If the protocols do become standards, either by virtue of an independent standards organization's imprimatur or by attaining a de facto status, IBM and Microsoft--or any other company that maintains the intellectual property rights to them--could legally impose royalties on that traffic. In fact, any protocols that become a part of the core Internet infrastructure without having been made available on a royalty-free basis could guarantee the owners of the intellectual property the right to place a tax on the Internet traffic that depends on those protocols.
That tax could show up in both direct and indirect ways. Web sites that use non-royalty-free protocols--to which IBM and Microsoft claim intellectual property rights--could be subject to per-use or annual licensing fees. Competitors to IBM and Microsoft could be forced to pay royalties before they are allowed to sell tools and products for developing those sites. These vendors, in turn, might decide to pass on their additional costs to customers, or they might decide not to develop and sell their products--thereby reducing the number of competing alternatives. In the least likely scenario, users of Internet applications that depend on the protocols could be asked to pay based on metered use of those protocols. Currently, no plausible or globally scalable mechanism exists for doing so.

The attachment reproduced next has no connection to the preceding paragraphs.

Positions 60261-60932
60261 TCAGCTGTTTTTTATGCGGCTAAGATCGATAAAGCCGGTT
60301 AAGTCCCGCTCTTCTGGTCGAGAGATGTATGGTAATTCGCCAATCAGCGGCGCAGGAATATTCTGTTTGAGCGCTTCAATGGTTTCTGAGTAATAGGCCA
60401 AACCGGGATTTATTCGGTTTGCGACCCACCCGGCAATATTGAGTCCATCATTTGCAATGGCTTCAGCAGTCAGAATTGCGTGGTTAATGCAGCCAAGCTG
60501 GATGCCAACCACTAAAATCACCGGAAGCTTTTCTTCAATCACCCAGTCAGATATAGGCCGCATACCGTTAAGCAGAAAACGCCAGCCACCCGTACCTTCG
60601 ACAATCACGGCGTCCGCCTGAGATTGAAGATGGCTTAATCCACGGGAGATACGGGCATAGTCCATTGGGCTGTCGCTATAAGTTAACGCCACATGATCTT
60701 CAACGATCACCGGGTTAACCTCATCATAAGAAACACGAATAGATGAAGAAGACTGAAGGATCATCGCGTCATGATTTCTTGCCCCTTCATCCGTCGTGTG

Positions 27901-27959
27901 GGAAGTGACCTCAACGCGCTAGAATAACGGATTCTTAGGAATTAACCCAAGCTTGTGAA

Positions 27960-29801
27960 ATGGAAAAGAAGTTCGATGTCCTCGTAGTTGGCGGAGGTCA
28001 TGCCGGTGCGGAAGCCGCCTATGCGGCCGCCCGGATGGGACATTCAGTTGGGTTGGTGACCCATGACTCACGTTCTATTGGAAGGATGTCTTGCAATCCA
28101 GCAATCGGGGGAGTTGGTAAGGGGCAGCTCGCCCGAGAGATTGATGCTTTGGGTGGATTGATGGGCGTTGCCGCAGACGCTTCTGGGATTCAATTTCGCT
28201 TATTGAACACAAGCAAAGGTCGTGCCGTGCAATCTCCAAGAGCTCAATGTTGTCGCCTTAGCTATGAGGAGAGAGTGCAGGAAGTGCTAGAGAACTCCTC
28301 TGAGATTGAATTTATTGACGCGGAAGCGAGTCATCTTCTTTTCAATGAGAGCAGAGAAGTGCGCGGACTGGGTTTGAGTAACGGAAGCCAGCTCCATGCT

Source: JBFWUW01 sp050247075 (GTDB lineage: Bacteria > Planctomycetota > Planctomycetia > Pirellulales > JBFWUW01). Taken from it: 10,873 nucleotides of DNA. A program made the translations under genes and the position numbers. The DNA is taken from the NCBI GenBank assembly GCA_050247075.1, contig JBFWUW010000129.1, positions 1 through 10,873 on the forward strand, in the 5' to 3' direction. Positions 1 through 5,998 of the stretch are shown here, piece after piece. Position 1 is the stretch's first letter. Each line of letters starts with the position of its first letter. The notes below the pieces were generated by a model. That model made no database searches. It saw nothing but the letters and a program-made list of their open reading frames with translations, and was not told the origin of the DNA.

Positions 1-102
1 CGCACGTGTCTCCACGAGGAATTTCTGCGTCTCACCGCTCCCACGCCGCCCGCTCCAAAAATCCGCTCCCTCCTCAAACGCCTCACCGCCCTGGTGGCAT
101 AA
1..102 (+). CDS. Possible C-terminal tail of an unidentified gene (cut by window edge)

No standard policy
For the most part, standards-setting for the Internet and Web has taken place within the working groups of two organizations: the Internet Engineering Task Force (IETF) and the World Wide Web Consortium (W3C). Until recently, neither organization had maintained a policy requiring vendors to make the intellectual property (IP) they contribute to the standards setting process available on a royalty-free basis. According to W3C Patent Policy Working Group Chairman Danny Weitzner, "Despite the lack of a policy, there has always been an understanding amongst the various contributors that the Internet and the Web wouldn't be possible or scalable unless their contributions were available to everyone on a royalty-free basis."
HP withdraws support
Against the backdrop of the W3C's emerging plan to adopt a primarily royalty-free-based patent policy, the royalty-free vs. RAND controversy reached full boil last October when Hewlett-Packard withdrew its support as a sponsor of IBM and Microsoft's W3C WSDL submission on the basis that WSDL might not be royalty-free. According to a statement by HP's director of standards and industry initiatives and W3C advisory committee representative Jim Bell, "HP resigned as a co-submitter of the otherwise excellent Web Services Description Language (WSDL) proposal to W3C solely because other authors refused to let that proposal be royalty free."
According to the W3C's Weitzner, "the Internet community, which includes developers and users, has voiced their opposition and the W3C is responding with a policy that enforces a royalty-free framework in all situations with few exceptions, and Web services isn't one of them."